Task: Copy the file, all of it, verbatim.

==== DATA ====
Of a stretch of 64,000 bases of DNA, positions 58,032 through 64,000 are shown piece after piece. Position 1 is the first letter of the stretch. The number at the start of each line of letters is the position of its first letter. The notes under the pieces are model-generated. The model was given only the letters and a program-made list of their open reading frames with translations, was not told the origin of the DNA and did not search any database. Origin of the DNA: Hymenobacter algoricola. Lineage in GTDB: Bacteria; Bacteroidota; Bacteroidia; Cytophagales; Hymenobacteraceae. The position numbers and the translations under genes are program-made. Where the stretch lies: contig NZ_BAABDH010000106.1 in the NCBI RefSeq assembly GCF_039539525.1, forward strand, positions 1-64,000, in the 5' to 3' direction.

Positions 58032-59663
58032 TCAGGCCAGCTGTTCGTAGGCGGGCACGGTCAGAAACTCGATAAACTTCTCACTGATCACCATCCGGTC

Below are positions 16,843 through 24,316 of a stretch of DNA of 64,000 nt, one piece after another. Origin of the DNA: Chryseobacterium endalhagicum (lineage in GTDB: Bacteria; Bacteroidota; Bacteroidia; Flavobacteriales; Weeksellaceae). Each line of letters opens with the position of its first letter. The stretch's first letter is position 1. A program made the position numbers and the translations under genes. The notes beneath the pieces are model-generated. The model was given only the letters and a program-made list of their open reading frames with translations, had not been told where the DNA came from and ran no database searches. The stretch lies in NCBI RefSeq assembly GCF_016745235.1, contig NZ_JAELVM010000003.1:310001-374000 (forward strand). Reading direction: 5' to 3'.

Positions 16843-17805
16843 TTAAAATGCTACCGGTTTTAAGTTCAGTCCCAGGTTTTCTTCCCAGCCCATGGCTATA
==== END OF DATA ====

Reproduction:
Of a stretch of 64,000 bases of DNA, positions 58,032 through 64,000 are shown piece after piece. Position 1 is the first letter of the stretch. The number at the start of each line of letters is the position of its first letter. The notes under the pieces are model-generated. The model was given only the letters and a program-made list of their open reading frames with translations, was not told the origin of the DNA and did not search any database. Origin of the DNA: Hymenobacter algoricola. Lineage in GTDB: Bacteria; Bacteroidota; Bacteroidia; Cytophagales; Hymenobacteraceae. The position numbers and the translations under genes are program-made. Where the stretch lies: contig NZ_BAABDH010000106.1 in the NCBI RefSeq assembly GCF_039539525.1, forward strand, positions 1-64,000, in the 5' to 3' direction.

Positions 58032-59663
58032 TCAGGCCAGCTGTTCGTAGGCGGGCACGGTCAGAAACTCGATAAACTTCTCACTGATCACCATCCGGTC

Below are positions 16,843 through 24,316 of a stretch of DNA of 64,000 nt, one piece after another. Origin of the DNA: Chryseobacterium endalhagicum (lineage in GTDB: Bacteria; Bacteroidota; Bacteroidia; Flavobacteriales; Weeksellaceae). Each line of letters opens with the position of its first letter. The stretch's first letter is position 1. A program made the position numbers and the translations under genes. The notes beneath the pieces are model-generated. The model was given only the letters and a program-made list of their open reading frames with translations, had not been told where the DNA came from and ran no database searches. The stretch lies in NCBI RefSeq assembly GCF_016745235.1, contig NZ_JAELVM010000003.1:310001-374000 (forward strand). Reading direction: 5' to 3'.

Positions 16843-17805
16843 TTAAAATGCTACCGGTTTTAAGTTCAGTCCCAGGTTTTCTTCCCAGCCCATGGCTATA